Because the server is configured for any zip codes greater than 90000,
and John K. Smiths zip code is 92128, the SA8250 directs his
employee data to that server.
You can specify an attribute as @AttributeName, or @* to select any
attribute relative to the context node.
Filters are identified by a FilterExpression enclosed within square
brackets, [ ]. They define a pattern within a pattern following this
general structure:
( (/ | //) Element )? [ FilterExpression ]
Filter expressions are applied to every element returned by the
preceding path pattern. They return a Boolean TRUE if the server is
a valid choice, or FALSE if that server will not be used.
An element or attribute by itself inside a filter expression specifies an
existence test. For example:
//a[b or @c]
C H A P T E R 2 XML Operations
17
The operative component of a FilterExpression is a comparison
expression or any FunctionCall expression that returns a string value,
which compares either an element or an attribute against a specified
value. An element in a FilterExpression refers to the child element of
the context node, while an attribute refers to the attribute of the
context node.
Comparison expression syntax:
(Element | Attribute | FunctionCall)
ComparisonOperator Value
FunctionCall expression syntax:
FunctionName ( (Argument (, Argument)*)? )
For more information on Function Calls, see Function Calls later in
this chapter.
You can combine comparison expressions and the FunctionCall
expression with Boolean operators and parentheses to create complex
filter expressions, as shown in this table.
Sample Pattern Description
//employee[grade=5] Matches if an employee element with a child element grade
value equal to 5
//name[@lastName=
”Smith”] Matches if a name element with an attribute lastName=Smith
//employee[grade=5] and
//grade[@title=
”manager”]
Matches if an employee element with a child element grade
value equal to 5 and a child element with an attribute
title=manager
Comparison Expression Samples
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Boolean Operators
Boolean operators are logical operators between expressions. These
operators are used in the PathExpression and the FilterExpression:
<PathExpression> BooleanOperator <PathExpression>
<FilterExpression> BooleanOperator <FilterExpression>
This table shows two Boolean operators.
This table shows examples of Boolean operators.
Operator Name Description
and Logical AND operator Performs a logical AND operation
or Logical OR operator Performs a logical OR operation
Boolean Operators
Sample Pattern Description
//benefits[@status and
medicalCarrier] Matches if there is a benefits element, a status attribute, and a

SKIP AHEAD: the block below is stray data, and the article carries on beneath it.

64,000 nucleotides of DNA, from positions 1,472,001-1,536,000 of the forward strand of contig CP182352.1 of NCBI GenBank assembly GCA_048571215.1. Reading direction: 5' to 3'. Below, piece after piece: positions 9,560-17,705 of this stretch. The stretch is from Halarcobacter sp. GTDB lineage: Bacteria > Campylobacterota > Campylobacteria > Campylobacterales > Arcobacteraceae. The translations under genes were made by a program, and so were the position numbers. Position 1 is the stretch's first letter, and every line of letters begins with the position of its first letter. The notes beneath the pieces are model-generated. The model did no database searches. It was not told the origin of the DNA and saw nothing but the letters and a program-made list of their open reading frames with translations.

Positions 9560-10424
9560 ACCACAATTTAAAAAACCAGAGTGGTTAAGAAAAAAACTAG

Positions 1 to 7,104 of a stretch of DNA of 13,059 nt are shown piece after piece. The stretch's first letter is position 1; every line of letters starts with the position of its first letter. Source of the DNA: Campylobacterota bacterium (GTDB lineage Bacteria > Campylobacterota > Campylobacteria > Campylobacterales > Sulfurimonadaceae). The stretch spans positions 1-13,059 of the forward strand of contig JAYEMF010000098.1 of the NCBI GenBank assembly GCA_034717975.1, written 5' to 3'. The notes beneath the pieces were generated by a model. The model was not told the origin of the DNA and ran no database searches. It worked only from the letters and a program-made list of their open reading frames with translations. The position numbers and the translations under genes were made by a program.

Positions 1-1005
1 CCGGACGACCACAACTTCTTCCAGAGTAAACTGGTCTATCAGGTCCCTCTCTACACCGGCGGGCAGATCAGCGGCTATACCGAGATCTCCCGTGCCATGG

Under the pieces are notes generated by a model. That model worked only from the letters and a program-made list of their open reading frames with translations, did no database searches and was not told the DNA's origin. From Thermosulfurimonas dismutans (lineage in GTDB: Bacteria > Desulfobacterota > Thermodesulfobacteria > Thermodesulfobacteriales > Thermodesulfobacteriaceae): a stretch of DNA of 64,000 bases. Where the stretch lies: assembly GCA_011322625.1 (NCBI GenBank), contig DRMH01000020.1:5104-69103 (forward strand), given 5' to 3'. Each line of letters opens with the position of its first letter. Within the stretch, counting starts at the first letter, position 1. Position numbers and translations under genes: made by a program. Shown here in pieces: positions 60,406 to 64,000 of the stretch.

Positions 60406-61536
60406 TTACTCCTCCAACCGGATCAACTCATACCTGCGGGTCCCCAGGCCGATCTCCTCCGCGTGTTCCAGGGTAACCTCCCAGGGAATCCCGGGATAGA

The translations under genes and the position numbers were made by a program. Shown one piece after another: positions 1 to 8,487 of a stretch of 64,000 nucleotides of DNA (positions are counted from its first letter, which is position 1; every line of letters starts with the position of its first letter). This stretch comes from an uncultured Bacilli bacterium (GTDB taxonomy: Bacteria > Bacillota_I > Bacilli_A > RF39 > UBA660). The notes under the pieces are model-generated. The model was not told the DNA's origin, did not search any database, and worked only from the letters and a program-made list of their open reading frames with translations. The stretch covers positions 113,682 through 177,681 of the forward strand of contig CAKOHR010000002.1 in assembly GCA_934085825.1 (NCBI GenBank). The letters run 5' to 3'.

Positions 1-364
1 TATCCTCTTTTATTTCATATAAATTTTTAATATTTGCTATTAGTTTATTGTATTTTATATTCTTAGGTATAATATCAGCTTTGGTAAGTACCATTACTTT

medicalCarrier child element. status and medicalCarrier are
associated with the benefits element.
//benefits[@status or
medicalCarrier] Matches if there is a benefits element, a status attribute, or a
medicalCarrier child element. status and medicalCarrier are
associated with the benefits element.
//benefits or //grade Matches if there is a benefits or grade element
Boolean Expression Samples
C H A P T E R 2 XML Operations
19
Function Calls
A FunctionCall expression is evaluated by using the FunctionName
to identify a supported function, evaluating each of the arguments if
needed, and calling the function passing the required arguments. It is
an error if the number of arguments is wrong or if an argument is not
of the required type. The result of the FunctionCall expression is the
result returned by the function. A FunctionCall can only be specified
within a FilterExpression.
This table describes the three supported string functions.
Function Description
starts-with(value,
substring) The starts-with function test whether the string value of value starts the
specified substring. value can be either an element, attribute, or function
call that returns a string value. substring must be a literal value enclosed
in single or double quotes. A Boolean value of TRUE or FALSE is
returned.
contains(value,
substring) The contains function tests whether value contains the specified
substring. value can be either an element, attribute, or function call that
returns a string value. substring must be a literal value enclosed in single
or double quotes. A Boolean value of TRUE or FALSE is returned.
translate(value,
fromString,
toString)
The translate function replaces characters in the value string if they
appear in the fromString with the corresponding characters in the
toString. If a character appears in fromString but not in the
corresponding position in toString, the character will be dropped from
the value string. The result string is returned. value can be either an
element, attribute, or function call that returns a string value. Both
fromString and toString have to be a literal value enclosed in single or